How Homeostatic Mechanisms can Control the changes in Water Balance

Homeostasis refers to the ‘equilibrium (balance) in the body’s internal environment due to the consistent interaction of the body’s main regulatory processes.’  There are many types of homeostatic mechanisms regulating various aspects of the human body including the heart rate, breathing rate, body temperature, blood glucose levels as well as the water balance. This article will describe the homeostatic mechanisms that control the changes in water balance including the hormones that are involved in achieving the same.

How does the body gain and lose water?

Before discussing the homeostasis of body fluids, it is necessary to understand the methods in which the body gain and lose water. These methods would be the same processes that will be altered through the homeostatic mechanisms in order to achieve the right water balance. Among the methods of gaining water, oral intake in the form of drinking water and other fluids, as well as in the form of moist foods, is the most significant. In addition, cellular respiration, which produces carbon dioxide and water as by products also contribute towards gaining water in the body. When it comes to losing water, the main method is the excretion of urine while sweating and expulsion of feces would also contribute significantly. In addition, convection of moisture through the skin and during respiration is also considered important methods of losing water from the body.

Therefore, during homeostasis of water balance, these processes are either augmented or suppressed depending on the need.

What triggers the homeostatic control of water balance?

The triggering of the homeostatic mechanisms of water balance take place at the ‘thirst center’ located in the hypothalamus of the brain. The region contains receptors known as ‘osmoreceptors’ which hare sensitive to the osmotic changes that is taking place in the plasma (the fluid components of the blood). Thus, when there is a decline of 10 – 15% in the plasma volume or an increase in the plasma osmolality (the concentration of particle elements in the blood) by 1 – 2%, the osmoreceptors becomes activated and triggers the homeostatic mechanisms to correct the deviation. In addition, the thirst center is also receptive to the sensory signals coming from the baroreceptors (receptors that senses the changing pressures within the vascular compartment) located in various parts of the body as well as to certain hormones that are released in response to a depleting fluid volume.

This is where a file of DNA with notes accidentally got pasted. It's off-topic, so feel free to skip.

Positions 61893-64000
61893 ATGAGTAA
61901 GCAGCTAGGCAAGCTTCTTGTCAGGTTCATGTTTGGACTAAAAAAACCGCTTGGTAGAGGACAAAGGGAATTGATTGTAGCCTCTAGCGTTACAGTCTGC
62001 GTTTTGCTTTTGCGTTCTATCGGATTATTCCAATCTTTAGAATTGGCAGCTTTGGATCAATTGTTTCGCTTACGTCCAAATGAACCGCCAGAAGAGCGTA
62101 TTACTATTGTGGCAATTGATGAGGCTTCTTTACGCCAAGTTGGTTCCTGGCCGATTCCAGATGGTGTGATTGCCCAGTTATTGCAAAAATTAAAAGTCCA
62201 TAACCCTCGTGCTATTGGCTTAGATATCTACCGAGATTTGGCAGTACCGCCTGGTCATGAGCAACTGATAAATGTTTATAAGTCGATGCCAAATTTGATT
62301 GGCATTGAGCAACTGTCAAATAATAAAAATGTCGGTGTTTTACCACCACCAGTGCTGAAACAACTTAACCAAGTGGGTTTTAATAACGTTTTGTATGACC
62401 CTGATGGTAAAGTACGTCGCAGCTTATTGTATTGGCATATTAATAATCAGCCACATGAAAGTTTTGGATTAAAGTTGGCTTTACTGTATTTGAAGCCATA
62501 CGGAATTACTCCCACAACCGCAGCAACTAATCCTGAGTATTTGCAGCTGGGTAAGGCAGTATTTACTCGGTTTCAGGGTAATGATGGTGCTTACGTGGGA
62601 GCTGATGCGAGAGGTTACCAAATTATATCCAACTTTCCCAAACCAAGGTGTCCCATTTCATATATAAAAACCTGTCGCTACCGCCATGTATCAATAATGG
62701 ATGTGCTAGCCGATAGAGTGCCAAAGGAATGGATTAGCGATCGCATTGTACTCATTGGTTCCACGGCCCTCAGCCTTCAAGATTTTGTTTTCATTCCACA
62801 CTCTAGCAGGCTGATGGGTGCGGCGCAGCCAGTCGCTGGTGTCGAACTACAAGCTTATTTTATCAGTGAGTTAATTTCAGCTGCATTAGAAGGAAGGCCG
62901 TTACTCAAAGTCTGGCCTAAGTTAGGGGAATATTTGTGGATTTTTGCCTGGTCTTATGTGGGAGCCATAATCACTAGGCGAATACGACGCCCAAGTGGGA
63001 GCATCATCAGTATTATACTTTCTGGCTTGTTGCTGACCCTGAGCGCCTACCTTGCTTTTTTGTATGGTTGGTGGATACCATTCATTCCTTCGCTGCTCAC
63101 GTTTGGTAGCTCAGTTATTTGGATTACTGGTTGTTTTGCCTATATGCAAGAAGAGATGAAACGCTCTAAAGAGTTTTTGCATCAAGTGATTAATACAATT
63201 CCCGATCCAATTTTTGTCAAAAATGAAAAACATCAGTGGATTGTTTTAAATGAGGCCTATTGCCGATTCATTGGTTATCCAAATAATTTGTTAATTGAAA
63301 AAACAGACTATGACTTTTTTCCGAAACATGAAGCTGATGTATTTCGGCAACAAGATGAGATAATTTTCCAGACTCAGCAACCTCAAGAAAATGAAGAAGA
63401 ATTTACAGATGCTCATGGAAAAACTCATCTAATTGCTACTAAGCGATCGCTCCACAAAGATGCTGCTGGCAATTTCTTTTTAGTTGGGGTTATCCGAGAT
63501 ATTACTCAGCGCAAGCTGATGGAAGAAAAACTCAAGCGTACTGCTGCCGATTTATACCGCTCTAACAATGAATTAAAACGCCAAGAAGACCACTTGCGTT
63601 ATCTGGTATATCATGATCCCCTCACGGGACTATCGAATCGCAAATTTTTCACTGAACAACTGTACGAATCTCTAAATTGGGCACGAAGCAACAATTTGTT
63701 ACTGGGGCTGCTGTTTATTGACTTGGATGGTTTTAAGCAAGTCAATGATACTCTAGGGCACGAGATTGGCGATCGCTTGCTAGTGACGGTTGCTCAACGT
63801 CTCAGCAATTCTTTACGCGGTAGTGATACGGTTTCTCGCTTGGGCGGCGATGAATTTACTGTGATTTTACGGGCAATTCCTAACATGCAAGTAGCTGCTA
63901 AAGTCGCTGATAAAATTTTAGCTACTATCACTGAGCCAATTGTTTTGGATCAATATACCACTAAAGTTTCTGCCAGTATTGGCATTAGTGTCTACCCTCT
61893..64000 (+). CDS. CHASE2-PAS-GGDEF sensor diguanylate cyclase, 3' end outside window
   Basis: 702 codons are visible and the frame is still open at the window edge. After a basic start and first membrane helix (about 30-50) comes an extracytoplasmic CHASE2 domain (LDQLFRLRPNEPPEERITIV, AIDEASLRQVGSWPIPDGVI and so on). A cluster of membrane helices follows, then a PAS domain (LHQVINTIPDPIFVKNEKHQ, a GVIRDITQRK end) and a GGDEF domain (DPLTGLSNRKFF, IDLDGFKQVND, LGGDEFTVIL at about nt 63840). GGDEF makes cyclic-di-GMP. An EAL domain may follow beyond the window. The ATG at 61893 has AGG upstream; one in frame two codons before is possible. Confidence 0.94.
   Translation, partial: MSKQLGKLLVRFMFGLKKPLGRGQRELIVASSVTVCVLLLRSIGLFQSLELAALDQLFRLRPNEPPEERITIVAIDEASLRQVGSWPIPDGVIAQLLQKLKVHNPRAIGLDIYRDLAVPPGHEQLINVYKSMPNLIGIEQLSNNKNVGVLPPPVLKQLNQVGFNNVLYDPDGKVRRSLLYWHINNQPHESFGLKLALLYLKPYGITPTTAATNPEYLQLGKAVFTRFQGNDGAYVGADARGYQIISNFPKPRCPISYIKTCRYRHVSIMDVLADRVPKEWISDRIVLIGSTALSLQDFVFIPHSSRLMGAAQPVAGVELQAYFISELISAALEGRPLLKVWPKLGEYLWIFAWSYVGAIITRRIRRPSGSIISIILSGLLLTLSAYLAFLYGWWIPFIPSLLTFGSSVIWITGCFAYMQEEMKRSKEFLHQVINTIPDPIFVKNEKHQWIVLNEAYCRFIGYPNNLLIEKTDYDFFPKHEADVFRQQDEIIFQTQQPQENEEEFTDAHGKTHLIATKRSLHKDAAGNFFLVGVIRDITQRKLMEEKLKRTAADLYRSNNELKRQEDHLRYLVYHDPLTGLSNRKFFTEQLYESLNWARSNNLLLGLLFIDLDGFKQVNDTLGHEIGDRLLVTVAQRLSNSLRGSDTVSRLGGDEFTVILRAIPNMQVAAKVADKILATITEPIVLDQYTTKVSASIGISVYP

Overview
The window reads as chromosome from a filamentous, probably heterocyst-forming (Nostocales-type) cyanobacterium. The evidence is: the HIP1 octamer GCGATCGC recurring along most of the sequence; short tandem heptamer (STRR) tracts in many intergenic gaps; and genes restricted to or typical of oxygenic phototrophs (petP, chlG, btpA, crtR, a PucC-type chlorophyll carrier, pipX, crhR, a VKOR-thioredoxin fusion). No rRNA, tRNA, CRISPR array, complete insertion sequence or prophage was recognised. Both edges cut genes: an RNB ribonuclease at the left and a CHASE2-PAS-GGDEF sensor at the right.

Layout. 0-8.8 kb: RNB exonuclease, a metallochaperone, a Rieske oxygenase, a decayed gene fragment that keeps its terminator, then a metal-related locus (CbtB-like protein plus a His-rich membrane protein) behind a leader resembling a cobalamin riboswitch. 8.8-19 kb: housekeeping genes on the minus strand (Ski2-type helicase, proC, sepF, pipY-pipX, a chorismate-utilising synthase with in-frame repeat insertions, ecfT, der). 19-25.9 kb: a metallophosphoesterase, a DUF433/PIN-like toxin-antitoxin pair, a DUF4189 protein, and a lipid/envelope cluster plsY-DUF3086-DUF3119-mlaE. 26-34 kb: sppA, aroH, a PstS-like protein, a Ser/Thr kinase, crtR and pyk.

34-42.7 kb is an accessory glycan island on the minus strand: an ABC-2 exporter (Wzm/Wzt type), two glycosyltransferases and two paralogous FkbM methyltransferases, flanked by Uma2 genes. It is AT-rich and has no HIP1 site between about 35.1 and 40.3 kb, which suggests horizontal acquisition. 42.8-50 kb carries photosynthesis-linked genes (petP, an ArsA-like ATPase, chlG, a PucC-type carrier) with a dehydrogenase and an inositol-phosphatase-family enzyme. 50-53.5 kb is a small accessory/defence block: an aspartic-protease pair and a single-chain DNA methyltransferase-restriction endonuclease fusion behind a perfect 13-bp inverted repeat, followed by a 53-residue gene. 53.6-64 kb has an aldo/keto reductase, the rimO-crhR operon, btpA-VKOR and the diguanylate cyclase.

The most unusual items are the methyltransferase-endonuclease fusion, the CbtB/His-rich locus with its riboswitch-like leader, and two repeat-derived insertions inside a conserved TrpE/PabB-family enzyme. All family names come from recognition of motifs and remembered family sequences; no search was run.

What follows the triggering of the ‘thirst receptors’?

Following triggering the ‘thirst receptors’, a cascade of processes becomes activated. For instance, when the body water levels are detected of being too low, the hypothalamus would send a message to the cerebellum, which triggers the feeling of ‘thirst’. This would make a person drink water and therefore restore the fluid balance.

At the same time, the hypothalamus sends signals to the posterior pituitary of the brain to secrete a hormone known as ADH (Anti-diuretic hormone) which can promote absorption of more water in the distal convoluted tubules of the kidneys. As a result, the amount of water excreted through urine would be less while more water retains within the vascular compartment. Following these actions, the extra-cellular volume (the blood volume) would rise to its normal levels and the same would be detected by the osmoreceptors in the hypothalamus. The detection of a raised extracellular fluid volume would inhibit the thirst center, as well as the release of ADH from the posterior pituitary.

What signals inhibit the stimulation of the ‘thirst center’?

The moistening of the oral mucosa, as well as the signals received from the stomach and intestinal stretch receptors, are believed to inhibit the already stimulated ‘thirst center’ and thereby suppress its action to retain water.

What other hormones participate in the homeostatic mechanisms controlling the water balance?

In addition to ADH, two other hormones, namely aldosterone and natriuretic peptides, also participate in the homeostatic mechanisms depending on the intensity and the nature of the deviated water balance. Thus, the aldosterone, which is secreted by the adrenal cortex, promotes retention of sodium ions and therefore water within the vascular compartment. However, in order to achieve this, it promotes the excretion of potassium in the urine. Natriuretic peptides on the other hand are secreted by the atrium and the ventricles of the heart in response to the stretching of the atrial or ventricular muscles. Thus, the purpose of these peptides is to lower the pressure and the volume within the extracellular compartment, which can be achieved by increasing the urine output through inhibiting the actions of ADH, aldosterone as well as triggering sodium excretion by itself.

Thus, the homeostasis of water balance is a complex but efficient process that needs support from various elements belonging to several body systems.